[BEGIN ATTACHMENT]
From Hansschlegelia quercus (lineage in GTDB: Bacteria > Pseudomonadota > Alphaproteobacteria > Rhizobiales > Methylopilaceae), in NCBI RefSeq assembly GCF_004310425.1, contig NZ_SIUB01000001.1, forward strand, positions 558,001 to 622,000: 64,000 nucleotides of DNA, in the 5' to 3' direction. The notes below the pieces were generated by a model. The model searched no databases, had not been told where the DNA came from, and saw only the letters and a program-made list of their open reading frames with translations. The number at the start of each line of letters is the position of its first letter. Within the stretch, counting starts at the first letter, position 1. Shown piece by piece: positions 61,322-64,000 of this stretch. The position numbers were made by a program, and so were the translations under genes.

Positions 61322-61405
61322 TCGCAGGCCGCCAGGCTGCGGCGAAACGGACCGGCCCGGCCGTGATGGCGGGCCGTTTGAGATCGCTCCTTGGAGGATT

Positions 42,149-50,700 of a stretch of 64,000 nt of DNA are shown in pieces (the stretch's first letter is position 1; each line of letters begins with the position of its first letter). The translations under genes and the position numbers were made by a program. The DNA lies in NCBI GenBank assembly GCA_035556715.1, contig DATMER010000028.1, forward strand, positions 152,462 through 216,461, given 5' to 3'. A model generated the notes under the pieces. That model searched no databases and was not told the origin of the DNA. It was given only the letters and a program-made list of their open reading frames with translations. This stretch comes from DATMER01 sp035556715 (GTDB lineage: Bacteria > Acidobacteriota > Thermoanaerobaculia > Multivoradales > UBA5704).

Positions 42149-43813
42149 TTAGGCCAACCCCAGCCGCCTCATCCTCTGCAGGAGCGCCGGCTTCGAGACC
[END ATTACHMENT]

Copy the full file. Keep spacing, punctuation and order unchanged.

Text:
From Hansschlegelia quercus (lineage in GTDB: Bacteria > Pseudomonadota > Alphaproteobacteria > Rhizobiales > Methylopilaceae), in NCBI RefSeq assembly GCF_004310425.1, contig NZ_SIUB01000001.1, forward strand, positions 558,001 to 622,000: 64,000 nucleotides of DNA, in the 5' to 3' direction. The notes below the pieces were generated by a model. The model searched no databases, had not been told where the DNA came from, and saw only the letters and a program-made list of their open reading frames with translations. The number at the start of each line of letters is the position of its first letter. Within the stretch, counting starts at the first letter, position 1. Shown piece by piece: positions 61,322-64,000 of this stretch. The position numbers were made by a program, and so were the translations under genes.

Positions 61322-61405
61322 TCGCAGGCCGCCAGGCTGCGGCGAAACGGACCGGCCCGGCCGTGATGGCGGGCCGTTTGAGATCGCTCCTTGGAGGATT

Positions 42,149-50,700 of a stretch of 64,000 nt of DNA are shown in pieces (the stretch's first letter is position 1; each line of letters begins with the position of its first letter). The translations under genes and the position numbers were made by a program. The DNA lies in NCBI GenBank assembly GCA_035556715.1, contig DATMER010000028.1, forward strand, positions 152,462 through 216,461, given 5' to 3'. A model generated the notes under the pieces. That model searched no databases and was not told the origin of the DNA. It was given only the letters and a program-made list of their open reading frames with translations. This stretch comes from DATMER01 sp035556715 (GTDB lineage: Bacteria > Acidobacteriota > Thermoanaerobaculia > Multivoradales > UBA5704).

Positions 42149-43813
42149 TTAGGCCAACCCCAGCCGCCTCATCCTCTGCAGGAGCGCCGGCTTCGAGACC